FDA to test food for Monsanto weedkiller
Milk, corn, eggs and soybeans are on the list of foods the Food and Drug Administration (FDA) intends to test for glyphosate residue. Soy and corn are widely used in animal feed and are among the crops routinely sprayed with variants of Roundup, a herbicide developed by Monsanto in the 1970s. Glyphosate is now off-patent and widely used around the world, with Monsanto promoting “Roundup Ready” crops genetically modified for immunity to the chemical.
“The agency is now considering assignments for Fiscal Year 2016 to measure glyphosate in soybeans, corn, milk, and eggs, among other potential foods,” FDA spokeswoman Lauren Sucher told Civil Eats, an American food news publication.
The US Environmental Protection Agency (EPA) approved Monsanto’s request to use increased levels of glyphosate in its pesticides in 2013. Last March, the World Health Organization (WHO) classified glyphosate as a “probable or possible” carcinogen, saying that laboratory tests found “limited evidence” of increased cancer in humans. Monsanto has contested the finding as “a dramatic departure from the conclusion reached by all regulatory agencies around the globe.”
Recent testing by private companies, universities and consumer groups has found residue from the chemical in honey, cereal, wheat flour, soy sauce, infant formula and breast milk.
The FDA’s failure to test for glyphosate was among the things the agency was criticized for in a 2014 audit by the Government Accountability Office (GAO). While stopping short of demanding that the FDA conduct glyphosate testing, the GAO said the agency should at the very least publicly disclose that it does not do so.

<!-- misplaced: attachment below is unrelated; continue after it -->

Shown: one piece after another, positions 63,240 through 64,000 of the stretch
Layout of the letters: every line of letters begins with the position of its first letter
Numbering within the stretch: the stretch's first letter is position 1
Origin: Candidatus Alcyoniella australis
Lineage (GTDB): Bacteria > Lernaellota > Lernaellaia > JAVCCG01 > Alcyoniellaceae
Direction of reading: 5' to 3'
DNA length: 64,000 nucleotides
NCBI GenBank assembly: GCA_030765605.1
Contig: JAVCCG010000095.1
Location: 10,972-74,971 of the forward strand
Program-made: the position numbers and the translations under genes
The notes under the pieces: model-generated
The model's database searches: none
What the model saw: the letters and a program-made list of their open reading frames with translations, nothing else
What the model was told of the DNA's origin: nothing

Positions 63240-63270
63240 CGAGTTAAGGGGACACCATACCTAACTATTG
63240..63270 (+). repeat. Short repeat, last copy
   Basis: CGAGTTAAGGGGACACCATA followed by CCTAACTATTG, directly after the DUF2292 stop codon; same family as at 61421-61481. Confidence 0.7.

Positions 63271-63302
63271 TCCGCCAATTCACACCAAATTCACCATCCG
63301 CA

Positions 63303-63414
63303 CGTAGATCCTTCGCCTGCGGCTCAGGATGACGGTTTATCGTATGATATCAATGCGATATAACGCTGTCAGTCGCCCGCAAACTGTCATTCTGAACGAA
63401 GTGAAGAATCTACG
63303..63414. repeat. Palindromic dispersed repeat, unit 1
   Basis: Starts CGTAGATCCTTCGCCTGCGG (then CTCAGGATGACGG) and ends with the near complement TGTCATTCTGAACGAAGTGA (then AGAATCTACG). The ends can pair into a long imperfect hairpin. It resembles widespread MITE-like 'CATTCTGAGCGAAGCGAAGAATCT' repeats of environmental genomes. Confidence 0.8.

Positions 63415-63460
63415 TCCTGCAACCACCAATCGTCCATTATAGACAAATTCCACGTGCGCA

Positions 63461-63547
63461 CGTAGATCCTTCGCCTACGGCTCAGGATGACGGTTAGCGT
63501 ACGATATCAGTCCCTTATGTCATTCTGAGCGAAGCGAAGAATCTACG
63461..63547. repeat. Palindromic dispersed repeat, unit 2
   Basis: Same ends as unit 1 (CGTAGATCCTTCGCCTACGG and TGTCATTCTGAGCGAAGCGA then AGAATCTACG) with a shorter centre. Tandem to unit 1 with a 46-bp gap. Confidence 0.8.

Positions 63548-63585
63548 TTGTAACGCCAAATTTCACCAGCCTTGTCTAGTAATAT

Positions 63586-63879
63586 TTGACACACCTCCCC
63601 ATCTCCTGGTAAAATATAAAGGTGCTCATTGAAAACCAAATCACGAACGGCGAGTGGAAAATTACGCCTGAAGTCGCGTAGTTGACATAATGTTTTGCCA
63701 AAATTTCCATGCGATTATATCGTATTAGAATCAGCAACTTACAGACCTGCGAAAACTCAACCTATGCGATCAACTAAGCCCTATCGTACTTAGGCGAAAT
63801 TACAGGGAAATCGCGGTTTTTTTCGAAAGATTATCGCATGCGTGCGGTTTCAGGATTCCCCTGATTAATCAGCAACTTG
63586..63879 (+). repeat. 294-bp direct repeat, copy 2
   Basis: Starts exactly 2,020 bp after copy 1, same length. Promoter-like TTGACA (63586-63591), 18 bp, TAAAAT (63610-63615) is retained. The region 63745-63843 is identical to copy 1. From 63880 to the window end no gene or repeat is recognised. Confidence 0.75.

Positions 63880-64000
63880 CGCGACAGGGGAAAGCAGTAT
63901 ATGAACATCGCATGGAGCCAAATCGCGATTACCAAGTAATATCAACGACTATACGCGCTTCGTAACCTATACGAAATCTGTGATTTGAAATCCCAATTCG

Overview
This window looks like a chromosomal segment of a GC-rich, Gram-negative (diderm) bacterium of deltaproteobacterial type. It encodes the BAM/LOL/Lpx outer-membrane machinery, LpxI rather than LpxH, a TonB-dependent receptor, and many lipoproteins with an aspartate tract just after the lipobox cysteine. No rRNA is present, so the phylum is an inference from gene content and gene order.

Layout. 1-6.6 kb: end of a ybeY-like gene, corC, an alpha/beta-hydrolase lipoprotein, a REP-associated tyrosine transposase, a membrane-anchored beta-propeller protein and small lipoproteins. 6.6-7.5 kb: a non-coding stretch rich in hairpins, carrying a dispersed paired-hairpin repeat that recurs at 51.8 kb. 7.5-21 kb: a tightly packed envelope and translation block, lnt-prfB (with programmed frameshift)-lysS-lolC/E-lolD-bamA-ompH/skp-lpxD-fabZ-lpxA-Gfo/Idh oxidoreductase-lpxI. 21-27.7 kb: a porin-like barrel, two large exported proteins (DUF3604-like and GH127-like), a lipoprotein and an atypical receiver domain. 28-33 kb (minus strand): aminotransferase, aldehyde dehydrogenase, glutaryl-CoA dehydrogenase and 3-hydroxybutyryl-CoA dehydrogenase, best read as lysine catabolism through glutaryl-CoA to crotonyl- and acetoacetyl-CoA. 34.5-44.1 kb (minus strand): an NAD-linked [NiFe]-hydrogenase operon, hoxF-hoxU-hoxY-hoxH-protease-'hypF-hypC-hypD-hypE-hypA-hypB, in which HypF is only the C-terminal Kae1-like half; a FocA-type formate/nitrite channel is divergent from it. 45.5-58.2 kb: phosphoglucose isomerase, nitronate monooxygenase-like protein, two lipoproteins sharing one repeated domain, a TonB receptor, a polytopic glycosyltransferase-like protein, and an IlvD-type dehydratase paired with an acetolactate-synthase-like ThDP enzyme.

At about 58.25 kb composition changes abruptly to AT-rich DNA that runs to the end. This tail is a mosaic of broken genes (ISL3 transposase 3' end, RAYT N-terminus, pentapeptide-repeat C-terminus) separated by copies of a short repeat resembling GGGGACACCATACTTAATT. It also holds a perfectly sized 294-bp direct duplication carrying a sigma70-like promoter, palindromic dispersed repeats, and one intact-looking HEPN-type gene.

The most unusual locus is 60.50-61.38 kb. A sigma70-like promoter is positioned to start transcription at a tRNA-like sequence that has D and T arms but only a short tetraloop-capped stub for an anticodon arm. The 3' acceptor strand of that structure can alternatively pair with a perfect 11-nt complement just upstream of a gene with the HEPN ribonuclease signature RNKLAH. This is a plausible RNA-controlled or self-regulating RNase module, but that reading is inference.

“Maybe we shamed them into it,” John Neumann, a spokesman for the GAO, told Civil Eats. The FDA is facing a follow-up evaluation from GAO in June this year.
A Monsanto chemist discovered the herbicidal properties of glyphosate in 1970, and the company began selling it as Roundup in 1974. Glyphosate use became widespread in the 1990s, as Monsanto rolled out “Roundup Ready” lines of genetically modified crops, enabling farmers to spray the fields directly. The patent expired in 2000, enabling generic version of Roundup to enter the market.
According to the EPA, as of 2007 glyphosate was the most used farming herbicide in the US, and the second most used in American homes and gardens.
In addition to potential health hazards to humans, the widespread use of Roundup has led to the near-destruction of milkweed, a plant serving as the primary source of food for Monarch butterflies across the Midwestern US. This resulted in a 90 percent reduction in the Monarch population.